Classification and external resources
Specialty emergency medicine
ICD-10 T75.3
ICD-9-CM 994.6

Airsickness is a sensation which is induced by air travel.[1] It is a specific form of motion sickness, and is considered a normal response in healthy individuals. Airsickness occurs when the central nervous system receives conflicting messages from the body (including the inner ear, eyes and muscles) affecting balance and equilibrium.

The inner ear is particularly important in the maintenance of balance and equilibrium because it contains sensors for both angular (rotational) and linear motion. Airsickness is usually a combination of spatial disorientation, nausea and vomiting.[2]


Common symptoms of airsickness include:

Nausea, vomiting, vertigo, loss of appetite, cold sweating, skin pallor, difficulty concentrating, confusion, drowsiness, headache, and increased fatigue.[1] Severe airsickness may cause a person to become completely incapacitated.[1][2]


The following factors increase some people's susceptibility to airsickness:


Travelers who are susceptible to motion sickness can minimize symptoms by:



Medications that may alleviate the symptoms of airsickness[1] include:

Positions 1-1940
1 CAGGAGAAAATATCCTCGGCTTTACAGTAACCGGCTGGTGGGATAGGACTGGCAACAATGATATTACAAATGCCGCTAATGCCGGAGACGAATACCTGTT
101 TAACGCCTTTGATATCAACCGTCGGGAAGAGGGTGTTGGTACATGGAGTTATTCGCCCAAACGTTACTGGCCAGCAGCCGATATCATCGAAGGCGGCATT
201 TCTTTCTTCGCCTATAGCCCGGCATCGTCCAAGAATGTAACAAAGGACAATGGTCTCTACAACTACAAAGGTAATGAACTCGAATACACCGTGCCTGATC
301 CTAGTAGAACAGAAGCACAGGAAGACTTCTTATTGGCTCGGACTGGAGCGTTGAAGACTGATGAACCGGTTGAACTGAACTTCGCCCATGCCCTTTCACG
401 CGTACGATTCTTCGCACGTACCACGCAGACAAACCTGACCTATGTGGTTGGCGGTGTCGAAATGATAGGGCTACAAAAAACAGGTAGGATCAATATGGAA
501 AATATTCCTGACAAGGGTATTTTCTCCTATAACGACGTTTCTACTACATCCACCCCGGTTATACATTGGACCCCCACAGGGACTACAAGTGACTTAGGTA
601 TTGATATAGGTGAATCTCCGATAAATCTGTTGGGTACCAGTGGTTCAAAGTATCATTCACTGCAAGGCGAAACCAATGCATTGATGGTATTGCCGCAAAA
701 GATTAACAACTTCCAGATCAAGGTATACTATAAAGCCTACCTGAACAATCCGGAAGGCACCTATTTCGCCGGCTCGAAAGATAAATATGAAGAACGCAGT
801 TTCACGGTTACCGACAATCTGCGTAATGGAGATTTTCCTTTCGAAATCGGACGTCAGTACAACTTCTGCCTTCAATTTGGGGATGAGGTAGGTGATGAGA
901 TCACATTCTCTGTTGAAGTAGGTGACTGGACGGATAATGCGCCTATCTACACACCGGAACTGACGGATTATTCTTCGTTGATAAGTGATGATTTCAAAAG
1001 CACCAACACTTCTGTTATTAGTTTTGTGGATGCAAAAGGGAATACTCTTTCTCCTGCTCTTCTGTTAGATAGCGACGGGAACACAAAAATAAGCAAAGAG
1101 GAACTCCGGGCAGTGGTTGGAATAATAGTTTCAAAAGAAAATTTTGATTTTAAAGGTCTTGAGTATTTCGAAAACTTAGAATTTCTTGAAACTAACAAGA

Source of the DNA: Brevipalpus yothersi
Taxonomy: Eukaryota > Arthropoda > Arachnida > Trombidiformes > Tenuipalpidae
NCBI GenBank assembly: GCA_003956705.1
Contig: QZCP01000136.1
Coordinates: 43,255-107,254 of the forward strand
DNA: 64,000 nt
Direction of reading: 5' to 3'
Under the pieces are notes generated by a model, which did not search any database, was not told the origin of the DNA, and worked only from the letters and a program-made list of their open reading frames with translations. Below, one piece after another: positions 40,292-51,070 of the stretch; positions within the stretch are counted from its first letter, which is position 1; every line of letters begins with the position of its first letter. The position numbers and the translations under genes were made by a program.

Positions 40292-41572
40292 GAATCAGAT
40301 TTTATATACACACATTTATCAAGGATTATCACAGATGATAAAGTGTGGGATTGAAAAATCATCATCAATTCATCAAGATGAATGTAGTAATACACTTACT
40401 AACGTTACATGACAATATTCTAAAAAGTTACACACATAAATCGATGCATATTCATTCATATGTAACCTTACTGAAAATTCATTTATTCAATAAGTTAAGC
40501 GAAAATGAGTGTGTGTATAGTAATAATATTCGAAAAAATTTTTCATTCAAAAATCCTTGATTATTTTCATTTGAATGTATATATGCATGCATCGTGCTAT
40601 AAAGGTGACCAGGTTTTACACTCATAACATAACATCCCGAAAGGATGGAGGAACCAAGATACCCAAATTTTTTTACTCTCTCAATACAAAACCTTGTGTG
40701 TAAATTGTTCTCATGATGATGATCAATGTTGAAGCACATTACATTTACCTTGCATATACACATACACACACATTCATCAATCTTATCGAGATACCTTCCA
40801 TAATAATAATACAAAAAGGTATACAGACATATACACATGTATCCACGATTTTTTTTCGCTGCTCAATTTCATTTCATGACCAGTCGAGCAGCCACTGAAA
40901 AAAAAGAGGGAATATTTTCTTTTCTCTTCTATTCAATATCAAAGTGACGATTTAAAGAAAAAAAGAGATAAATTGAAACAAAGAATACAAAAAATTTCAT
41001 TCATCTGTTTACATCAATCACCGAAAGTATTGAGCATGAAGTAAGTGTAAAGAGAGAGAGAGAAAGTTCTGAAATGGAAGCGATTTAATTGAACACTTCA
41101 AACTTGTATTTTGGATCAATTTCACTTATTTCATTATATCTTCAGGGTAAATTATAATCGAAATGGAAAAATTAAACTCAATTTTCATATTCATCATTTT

Pilots who are susceptible to airsickness should not take anti-motion sickness medications (prescription or over-the-counter).[1][2] These medications can make one drowsy or affect brain functions in other ways.

Non-pharmacologic remedies

A method to increase pilot resistance to airsickness consists of repetitive exposure to the flying conditions that initially resulted in airsickness. In other words, repeated exposure to the flight environment decreases an individual’s susceptibility to subsequent airsickness.[1] Recently, several devices have been introduced that are intended to reduce motion sickness through stimulation of various body parts (usually the wrist).[6]

Natural remedies

There are numerous alternative remedies for motion sickness. One such is ginger, but it is ineffective.[7]

See also


  1. 1 2 3 4 5 6 7 Benson AJ (2002). "35". Motion Sickness. In: Medical Aspects of Harsh Environments. 2. Washington, DC: Borden Institute. Retrieved 2008-05-09.
  2. 1 2 3 4 Antunano, Melchor J., M.D. Medical Facts for Pilots (pdf) Federal Aviation Administration, Civil Aerospace Medical Institute. Publication: AM-400-03/1.
  3. Hain, Timothy C., M.D. (2006) Motion Sickness.
  4. Weinstein SE, Stern RM (October 1997). "Comparison of marezine and dramamine in preventing symptoms of motion sickness". Aviat Space Environ Med. 68 (10): 890–4. PMID 9327113.
  5. Spinks AB, Wasiak J, Villanueva EV, Bernath V (2007). Wasiak J, ed. "Scopolamine (hyoscine) for preventing and treating motion sickness". Cochrane Database Syst Rev (3): CD002851. doi:10.1002/14651858.CD002851.pub3. PMID 17636710.
  6. Bertolucci LE, DiDario B (December 1995). "Efficacy of a portable acustimulation device in controlling seasickness". Aviat Space Environ Med. 66 (12): 1155–8. PMID 8747609.
  7. Brainard A, Gresham C (2014). "Prevention and treatment of motion sickness". Am Fam Physician. 90 (1): 41–6. PMID 25077501.
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